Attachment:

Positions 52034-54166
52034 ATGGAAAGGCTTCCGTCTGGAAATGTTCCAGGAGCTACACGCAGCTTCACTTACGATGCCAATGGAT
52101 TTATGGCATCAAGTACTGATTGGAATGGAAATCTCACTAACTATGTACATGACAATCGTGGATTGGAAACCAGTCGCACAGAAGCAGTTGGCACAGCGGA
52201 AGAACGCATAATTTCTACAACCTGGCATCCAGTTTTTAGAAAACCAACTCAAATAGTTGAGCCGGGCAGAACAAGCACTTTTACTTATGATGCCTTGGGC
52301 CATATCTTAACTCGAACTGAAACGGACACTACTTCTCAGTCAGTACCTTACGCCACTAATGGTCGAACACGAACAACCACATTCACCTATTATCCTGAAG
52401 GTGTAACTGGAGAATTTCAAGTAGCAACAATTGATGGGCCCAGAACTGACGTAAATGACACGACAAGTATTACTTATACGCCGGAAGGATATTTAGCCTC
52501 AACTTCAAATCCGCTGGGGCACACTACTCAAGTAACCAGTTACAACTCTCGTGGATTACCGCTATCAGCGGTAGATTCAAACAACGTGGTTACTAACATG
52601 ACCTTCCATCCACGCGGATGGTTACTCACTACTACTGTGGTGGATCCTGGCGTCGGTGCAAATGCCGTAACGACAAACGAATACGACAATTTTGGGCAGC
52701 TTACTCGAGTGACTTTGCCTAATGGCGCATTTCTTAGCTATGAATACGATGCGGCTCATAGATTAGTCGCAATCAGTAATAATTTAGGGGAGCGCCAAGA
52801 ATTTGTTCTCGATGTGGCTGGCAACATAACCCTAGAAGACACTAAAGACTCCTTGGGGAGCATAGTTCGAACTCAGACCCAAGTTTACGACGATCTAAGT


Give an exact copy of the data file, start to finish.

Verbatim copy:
Positions 52034-54166
52034 ATGGAAAGGCTTCCGTCTGGAAATGTTCCAGGAGCTACACGCAGCTTCACTTACGATGCCAATGGAT
52101 TTATGGCATCAAGTACTGATTGGAATGGAAATCTCACTAACTATGTACATGACAATCGTGGATTGGAAACCAGTCGCACAGAAGCAGTTGGCACAGCGGA
52201 AGAACGCATAATTTCTACAACCTGGCATCCAGTTTTTAGAAAACCAACTCAAATAGTTGAGCCGGGCAGAACAAGCACTTTTACTTATGATGCCTTGGGC
52301 CATATCTTAACTCGAACTGAAACGGACACTACTTCTCAGTCAGTACCTTACGCCACTAATGGTCGAACACGAACAACCACATTCACCTATTATCCTGAAG
52401 GTGTAACTGGAGAATTTCAAGTAGCAACAATTGATGGGCCCAGAACTGACGTAAATGACACGACAAGTATTACTTATACGCCGGAAGGATATTTAGCCTC
52501 AACTTCAAATCCGCTGGGGCACACTACTCAAGTAACCAGTTACAACTCTCGTGGATTACCGCTATCAGCGGTAGATTCAAACAACGTGGTTACTAACATG
52601 ACCTTCCATCCACGCGGATGGTTACTCACTACTACTGTGGTGGATCCTGGCGTCGGTGCAAATGCCGTAACGACAAACGAATACGACAATTTTGGGCAGC
52701 TTACTCGAGTGACTTTGCCTAATGGCGCATTTCTTAGCTATGAATACGATGCGGCTCATAGATTAGTCGCAATCAGTAATAATTTAGGGGAGCGCCAAGA
52801 ATTTGTTCTCGATGTGGCTGGCAACATAACCCTAGAAGACACTAAAGACTCCTTGGGGAGCATAGTTCGAACTCAGACCCAAGTTTACGACGATCTAAGT